The U.S. military bombed the sparsely populated southern edge of Baghdad (search) overnight to root out insurgents believed to be launching mortar shells and rockets, hours after a U.S. military helicopter was shot down west of the capital, killing one soldier.

Soon after the helicopter crashed on Friday, the military said attackers posing as journalists fired assault weapons and rocket-propelled grenades at American paratroopers guarding the burning aircraft.

But there was confusion since Reuters news agency reported that its team at the scene was fired at by U.S. troops and three were later detained by the military.

Elsewhere, insurgents attacked an American tanker convoy, setting one ablaze, and coalition forces raiding a Sunni Muslim (search) mosque arrested 32 suspected non-Iraqi Arab insurgents and seized an arms cache. Hundreds of Iraqis protested outside the mosque after the raid.

In Baghdad, a military spokesman said the shelling of the Doura neighborhood was part of Operation Iron Grip (search). Residents said it appeared U.S. fire was targeting fields in the neighborhood.

Bordered by date palm farms, the sparsely populated area once was home to a number of former officials in Saddam Hussein's government and is now the site of a U.S. military base.

Operations like Iron Grip send "a very clear message to anybody who thinks that they can run around Baghdad without worrying about the consequences of firing (rocket propelled grenades), firing mortars," U.S. Army Brig. Gen. Mark Kimmitt told reporters Friday. "There is a capability in the air that can quickly respond against anybody who would want to harm Iraqi citizens or coalition forces."

He said troops from the 82nd Airborne Division were "fairly convinced that it was enemy fire" that brought down the OH-58 Kiowa Warrior helicopter near Fallujah, a flashpoint in the insurgency.

As paratroopers from the 82nd surrounded the crash site, five men "wearing black press jackets with 'press' clearly written in English" fired on them, Kimmitt said. He said it was the first time he had heard of assailants in Iraq posing as journalists.

The Reuters team was led by Iraqi cameraman Salem Uraiby, who was filming from a checkpoint using a camera on a tripod and was wearing a flak jacket clearly marked "press," the agency said

"We were fired on and we drove away at high speed," driver Alaa Noury said. He said a second car driven by another Iraqi journalist had been fired upon in the same incident. One of the cars remained in Fallujah, Reuters said.

Kimmitt said attackers in two cars fled the scene and that soldiers doing a sweep through the town, with helicopters circling overhead, tracked down one of the cars and arrested four "enemy personnel."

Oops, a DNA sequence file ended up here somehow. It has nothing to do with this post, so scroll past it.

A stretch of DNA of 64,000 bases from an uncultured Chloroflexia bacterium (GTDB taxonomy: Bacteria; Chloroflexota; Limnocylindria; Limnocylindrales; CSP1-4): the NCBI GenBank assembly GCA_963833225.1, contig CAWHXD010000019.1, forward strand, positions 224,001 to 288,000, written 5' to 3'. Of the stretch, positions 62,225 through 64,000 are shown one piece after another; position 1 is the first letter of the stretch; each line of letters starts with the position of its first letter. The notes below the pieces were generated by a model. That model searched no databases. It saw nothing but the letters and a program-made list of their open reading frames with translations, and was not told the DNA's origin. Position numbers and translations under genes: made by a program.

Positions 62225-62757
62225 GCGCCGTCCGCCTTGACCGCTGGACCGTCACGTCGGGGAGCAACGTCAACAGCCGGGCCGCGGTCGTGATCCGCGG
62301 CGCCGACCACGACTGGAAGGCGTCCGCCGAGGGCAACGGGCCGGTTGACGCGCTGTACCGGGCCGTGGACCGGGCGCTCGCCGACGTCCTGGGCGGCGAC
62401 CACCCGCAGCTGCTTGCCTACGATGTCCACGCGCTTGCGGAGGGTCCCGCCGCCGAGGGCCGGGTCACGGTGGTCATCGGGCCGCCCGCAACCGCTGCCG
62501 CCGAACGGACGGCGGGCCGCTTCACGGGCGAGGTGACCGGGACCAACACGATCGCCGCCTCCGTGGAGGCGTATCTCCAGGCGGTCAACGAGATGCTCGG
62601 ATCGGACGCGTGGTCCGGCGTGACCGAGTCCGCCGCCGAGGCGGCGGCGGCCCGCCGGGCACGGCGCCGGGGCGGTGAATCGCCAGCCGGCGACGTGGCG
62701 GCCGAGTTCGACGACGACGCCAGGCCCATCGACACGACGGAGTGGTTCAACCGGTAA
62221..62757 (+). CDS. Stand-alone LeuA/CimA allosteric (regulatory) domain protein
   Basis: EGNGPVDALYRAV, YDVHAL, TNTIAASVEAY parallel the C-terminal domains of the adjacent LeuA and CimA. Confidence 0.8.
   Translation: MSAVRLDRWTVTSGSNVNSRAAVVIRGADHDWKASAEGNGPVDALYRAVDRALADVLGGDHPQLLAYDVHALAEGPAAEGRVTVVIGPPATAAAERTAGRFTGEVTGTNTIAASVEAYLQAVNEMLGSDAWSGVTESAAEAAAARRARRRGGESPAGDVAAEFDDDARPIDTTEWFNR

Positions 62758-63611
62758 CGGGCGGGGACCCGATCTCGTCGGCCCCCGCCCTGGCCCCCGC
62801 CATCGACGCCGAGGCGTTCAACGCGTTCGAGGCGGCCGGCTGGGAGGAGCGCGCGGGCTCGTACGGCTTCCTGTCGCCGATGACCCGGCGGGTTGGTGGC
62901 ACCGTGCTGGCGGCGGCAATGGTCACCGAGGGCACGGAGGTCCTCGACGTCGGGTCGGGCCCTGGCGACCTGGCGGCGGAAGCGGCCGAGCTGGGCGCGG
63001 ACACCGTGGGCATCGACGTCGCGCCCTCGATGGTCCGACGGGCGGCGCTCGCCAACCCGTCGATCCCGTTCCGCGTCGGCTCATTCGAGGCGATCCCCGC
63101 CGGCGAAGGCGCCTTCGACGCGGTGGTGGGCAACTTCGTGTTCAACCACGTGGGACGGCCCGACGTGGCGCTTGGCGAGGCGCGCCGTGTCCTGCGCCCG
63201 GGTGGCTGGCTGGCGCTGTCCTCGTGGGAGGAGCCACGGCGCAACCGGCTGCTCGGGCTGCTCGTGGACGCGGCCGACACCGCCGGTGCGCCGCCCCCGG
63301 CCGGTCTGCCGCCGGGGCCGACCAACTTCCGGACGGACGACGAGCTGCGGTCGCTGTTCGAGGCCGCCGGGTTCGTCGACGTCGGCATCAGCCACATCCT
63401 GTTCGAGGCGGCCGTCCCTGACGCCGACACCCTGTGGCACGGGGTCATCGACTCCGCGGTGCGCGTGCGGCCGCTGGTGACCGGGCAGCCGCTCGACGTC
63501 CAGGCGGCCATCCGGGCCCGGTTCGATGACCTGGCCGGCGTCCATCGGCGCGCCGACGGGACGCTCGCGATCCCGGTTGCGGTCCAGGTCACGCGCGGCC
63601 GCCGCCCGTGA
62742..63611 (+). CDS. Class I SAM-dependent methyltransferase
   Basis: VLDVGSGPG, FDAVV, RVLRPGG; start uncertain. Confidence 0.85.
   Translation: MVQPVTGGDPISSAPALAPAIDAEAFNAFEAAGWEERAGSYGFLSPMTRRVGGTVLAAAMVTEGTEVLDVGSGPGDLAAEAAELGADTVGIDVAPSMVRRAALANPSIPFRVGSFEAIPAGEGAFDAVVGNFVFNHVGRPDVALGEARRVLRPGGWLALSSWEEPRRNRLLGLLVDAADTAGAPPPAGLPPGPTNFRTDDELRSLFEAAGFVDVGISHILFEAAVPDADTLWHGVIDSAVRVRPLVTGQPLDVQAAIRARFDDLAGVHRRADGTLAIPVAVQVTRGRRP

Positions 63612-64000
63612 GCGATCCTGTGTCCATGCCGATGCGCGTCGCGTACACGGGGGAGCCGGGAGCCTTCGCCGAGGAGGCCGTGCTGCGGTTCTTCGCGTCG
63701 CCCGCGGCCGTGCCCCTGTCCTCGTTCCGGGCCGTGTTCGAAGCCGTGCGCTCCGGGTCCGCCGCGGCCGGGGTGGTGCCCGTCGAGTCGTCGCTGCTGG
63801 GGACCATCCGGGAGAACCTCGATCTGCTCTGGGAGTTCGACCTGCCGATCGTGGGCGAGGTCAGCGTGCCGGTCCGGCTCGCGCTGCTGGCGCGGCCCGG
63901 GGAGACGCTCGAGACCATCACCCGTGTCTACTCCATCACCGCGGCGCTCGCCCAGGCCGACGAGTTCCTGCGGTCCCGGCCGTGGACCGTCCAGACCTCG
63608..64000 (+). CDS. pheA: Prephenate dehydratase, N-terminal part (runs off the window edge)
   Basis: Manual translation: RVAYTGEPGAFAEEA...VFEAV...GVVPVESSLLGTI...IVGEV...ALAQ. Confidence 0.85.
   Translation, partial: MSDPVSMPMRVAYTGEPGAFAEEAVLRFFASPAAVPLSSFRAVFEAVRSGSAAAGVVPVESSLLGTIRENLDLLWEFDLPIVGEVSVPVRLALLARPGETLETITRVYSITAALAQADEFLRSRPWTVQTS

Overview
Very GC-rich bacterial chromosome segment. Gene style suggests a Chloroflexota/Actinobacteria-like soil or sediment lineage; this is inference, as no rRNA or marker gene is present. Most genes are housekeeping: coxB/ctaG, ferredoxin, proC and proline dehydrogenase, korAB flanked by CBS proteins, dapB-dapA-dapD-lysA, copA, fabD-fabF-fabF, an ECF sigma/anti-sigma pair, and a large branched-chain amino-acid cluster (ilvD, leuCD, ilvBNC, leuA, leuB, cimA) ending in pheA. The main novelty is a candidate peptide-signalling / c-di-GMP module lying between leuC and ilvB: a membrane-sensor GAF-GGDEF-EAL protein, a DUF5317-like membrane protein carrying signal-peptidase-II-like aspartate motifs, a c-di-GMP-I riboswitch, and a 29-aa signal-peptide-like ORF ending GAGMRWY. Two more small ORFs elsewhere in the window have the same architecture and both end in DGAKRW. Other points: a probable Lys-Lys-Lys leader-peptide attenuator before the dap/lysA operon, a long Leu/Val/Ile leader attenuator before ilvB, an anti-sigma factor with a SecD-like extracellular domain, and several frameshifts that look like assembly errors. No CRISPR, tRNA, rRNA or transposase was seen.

Rebels previously have shot down U.S. helicopters elsewhere in the so-called "Sunni Triangle," the heartland of Saddam's support and a center of resistance to the U.S.-led occupation.

In the deadliest single attack on U.S. forces since the Iraq invasion began in March, 17 soldiers were killed on Nov. 15 when two Black Hawk helicopters collided above Mosul in what the military called a likely grenade attack.

Also Friday, hundreds of angry protesters gathered outside the Ibn Taymiyyah mosque after U.S. soldiers and Iraqi defense force officers raided the mosque overnight.

Kimmitt said the U.S and Iraqi soldiers seized explosives, guns and ammunition and arrested 32 people believed to be non-Iraqi Arabs "based on their dialect." The military says foreign Islamic militants opposed to the occupation have infiltrated from neighboring borders.

A 5,000-gallon oil tanker also erupted in flames near a U.S. military base on the road to the western town of Ramadi. The military said it was in a convoy attacked with a roadside bomb, a grenade and small arms fire. Three American soldiers suffered burns and shrapnel wounds.

U.S. military commanders say rebel attacks on troops have decreased since Saddam's capture on Dec. 13, but that insurgents may be shifting to softer, civilian targets. On New Year's Eve, a car bomb destroyed an upscale Baghdad restaurant, killing eight people.

In ongoing raids to hunt down former Iraqi officials, U.S. soldiers captured Abu Mohammed, believed to be moving foreign fighters and cash through a tense area west of Baghdad, and three other suspects, the military said Friday.

Soldiers in Samarra blew up the house of Talab Saleh, who is accused of orchestrating attacks against U.S. troops, witnesses said. They said the troops arrested Saleh's wife and brother and said they would not be released until Saleh surrenders. The military had no immediate comment.